I can agree that yelling fire in a crowded theater does not qualify as free speech.
But without real definitions of “harassment” and “hate speech”, any legislation banning them is…
Bill St. Clair

I cannot agree with that. Yelling fire in a crowded theater is, in fact, protected speech. Causing a riot, however, is not.

This meme came from Oliver Wendell Holmes’ opinion in Schenck v. United States. The actual quote, which people falsely paraphrase to try to make a point, is actually:

The most stringent protection of free speech would not protect a man falsely shouting fire in a theater and causing a panic.

Left out is the “falsely” part, as well as the relevant “and causing a panic.”

It’s instructive to understand what Schenck v. United States was actually about. In the case, the US government was prosecuting Schenck for protesting the war and the draft, and sedition against the interests of the government. Holmes’ used the causing a panic argument to justify conviction of Schenck for printing flyers criticizing the war.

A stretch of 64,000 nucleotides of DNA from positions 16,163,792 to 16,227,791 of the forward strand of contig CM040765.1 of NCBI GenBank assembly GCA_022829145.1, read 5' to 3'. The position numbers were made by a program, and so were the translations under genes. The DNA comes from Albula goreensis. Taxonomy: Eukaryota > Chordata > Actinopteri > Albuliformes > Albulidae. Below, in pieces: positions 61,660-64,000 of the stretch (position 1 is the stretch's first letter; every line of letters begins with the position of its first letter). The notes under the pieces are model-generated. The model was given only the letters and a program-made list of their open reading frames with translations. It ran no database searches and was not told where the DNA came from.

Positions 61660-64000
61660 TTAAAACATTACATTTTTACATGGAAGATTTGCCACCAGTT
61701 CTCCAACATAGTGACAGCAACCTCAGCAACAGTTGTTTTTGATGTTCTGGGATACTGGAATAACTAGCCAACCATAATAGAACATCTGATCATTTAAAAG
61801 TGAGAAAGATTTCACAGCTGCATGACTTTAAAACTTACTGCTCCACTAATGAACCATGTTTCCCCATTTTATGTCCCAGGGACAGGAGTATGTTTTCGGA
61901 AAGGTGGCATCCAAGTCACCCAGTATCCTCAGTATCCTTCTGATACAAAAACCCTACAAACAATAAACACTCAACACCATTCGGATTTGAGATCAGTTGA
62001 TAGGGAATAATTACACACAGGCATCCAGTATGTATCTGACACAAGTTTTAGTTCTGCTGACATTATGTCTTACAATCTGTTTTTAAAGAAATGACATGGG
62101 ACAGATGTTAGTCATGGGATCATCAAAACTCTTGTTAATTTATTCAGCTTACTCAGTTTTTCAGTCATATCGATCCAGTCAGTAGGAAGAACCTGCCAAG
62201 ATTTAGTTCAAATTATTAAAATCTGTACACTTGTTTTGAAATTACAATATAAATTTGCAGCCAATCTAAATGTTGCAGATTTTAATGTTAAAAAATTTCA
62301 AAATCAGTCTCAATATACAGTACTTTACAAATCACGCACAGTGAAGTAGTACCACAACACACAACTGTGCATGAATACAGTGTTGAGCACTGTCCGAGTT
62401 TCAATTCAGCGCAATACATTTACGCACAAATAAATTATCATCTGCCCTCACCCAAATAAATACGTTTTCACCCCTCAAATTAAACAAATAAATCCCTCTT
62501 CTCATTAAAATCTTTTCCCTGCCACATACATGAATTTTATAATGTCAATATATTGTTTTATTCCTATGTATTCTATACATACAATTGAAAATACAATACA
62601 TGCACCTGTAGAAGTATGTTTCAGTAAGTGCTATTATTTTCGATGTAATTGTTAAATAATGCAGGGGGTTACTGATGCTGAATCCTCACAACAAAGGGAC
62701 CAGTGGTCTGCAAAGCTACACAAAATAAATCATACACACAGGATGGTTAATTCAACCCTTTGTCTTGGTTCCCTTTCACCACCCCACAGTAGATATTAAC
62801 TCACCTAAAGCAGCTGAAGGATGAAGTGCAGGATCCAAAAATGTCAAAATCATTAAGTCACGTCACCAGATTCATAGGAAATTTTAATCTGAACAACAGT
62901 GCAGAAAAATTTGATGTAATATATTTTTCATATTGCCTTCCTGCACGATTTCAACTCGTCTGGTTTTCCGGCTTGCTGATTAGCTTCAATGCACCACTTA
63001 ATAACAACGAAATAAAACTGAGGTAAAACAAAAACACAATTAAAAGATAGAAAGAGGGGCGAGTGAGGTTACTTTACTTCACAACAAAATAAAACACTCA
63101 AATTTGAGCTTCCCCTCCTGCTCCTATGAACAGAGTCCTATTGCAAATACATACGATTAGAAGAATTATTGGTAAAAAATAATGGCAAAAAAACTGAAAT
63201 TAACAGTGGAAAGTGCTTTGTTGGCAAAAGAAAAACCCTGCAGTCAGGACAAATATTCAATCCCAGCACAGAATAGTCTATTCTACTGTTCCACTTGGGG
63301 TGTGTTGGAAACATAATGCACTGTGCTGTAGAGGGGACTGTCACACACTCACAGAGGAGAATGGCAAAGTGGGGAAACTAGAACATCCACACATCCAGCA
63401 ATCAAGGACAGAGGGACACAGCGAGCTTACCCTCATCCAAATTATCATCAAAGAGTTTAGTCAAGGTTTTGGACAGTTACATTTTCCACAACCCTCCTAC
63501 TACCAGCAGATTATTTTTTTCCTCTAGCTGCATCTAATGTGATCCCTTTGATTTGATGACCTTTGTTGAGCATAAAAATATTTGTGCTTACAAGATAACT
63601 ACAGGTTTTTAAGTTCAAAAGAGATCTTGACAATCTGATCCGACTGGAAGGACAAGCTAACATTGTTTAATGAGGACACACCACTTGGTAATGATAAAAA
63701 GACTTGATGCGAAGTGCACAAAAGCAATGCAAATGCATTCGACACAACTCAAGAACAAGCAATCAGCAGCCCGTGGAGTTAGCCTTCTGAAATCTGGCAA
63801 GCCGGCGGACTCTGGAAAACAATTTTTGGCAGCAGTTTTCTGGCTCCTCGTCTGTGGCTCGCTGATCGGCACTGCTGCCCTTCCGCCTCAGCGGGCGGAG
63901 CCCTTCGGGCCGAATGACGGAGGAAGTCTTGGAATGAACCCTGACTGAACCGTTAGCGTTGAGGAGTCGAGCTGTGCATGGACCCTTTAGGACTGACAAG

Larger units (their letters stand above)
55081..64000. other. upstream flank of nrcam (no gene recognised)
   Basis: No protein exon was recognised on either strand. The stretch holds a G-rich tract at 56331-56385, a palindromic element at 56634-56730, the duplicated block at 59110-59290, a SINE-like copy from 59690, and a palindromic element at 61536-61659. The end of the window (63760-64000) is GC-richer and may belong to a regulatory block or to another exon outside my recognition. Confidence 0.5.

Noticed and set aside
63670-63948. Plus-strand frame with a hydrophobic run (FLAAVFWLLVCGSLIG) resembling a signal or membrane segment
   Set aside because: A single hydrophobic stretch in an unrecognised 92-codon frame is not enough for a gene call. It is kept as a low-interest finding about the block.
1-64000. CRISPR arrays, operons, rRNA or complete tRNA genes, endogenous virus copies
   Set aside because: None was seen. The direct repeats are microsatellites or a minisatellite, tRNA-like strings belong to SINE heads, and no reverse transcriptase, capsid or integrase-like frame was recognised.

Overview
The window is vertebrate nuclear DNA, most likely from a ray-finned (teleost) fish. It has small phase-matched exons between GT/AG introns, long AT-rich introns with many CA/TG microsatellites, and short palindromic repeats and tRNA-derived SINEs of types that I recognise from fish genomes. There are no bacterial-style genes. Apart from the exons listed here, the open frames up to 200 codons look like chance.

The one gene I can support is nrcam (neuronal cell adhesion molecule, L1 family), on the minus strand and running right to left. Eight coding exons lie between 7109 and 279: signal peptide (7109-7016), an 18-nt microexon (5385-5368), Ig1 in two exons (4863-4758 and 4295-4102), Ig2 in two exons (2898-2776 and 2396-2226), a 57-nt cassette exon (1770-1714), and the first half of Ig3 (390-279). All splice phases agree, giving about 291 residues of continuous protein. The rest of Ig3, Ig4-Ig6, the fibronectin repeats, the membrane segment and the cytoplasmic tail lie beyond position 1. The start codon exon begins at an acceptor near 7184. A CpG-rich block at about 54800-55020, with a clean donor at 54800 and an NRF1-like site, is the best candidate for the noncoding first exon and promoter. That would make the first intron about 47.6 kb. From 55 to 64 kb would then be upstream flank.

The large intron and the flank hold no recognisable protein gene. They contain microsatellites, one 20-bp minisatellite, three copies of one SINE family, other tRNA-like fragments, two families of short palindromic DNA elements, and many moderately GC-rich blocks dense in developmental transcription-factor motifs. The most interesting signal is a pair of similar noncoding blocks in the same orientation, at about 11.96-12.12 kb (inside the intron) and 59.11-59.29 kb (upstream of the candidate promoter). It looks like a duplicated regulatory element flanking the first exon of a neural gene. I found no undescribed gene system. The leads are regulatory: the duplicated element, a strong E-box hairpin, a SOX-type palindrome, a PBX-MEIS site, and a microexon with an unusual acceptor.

The SCOTUS later overturned the decision, in Brandenburg v. Ohio. Thankfully the courts now recognize that the people have a right to criticize the government. I think it’s funny when people use the quote as some sort of argument that it’s okay for the government to restrict speech, but they would never think it’s okay for the government to jail people for protesting war. Yet, that’s what the quote was all about.

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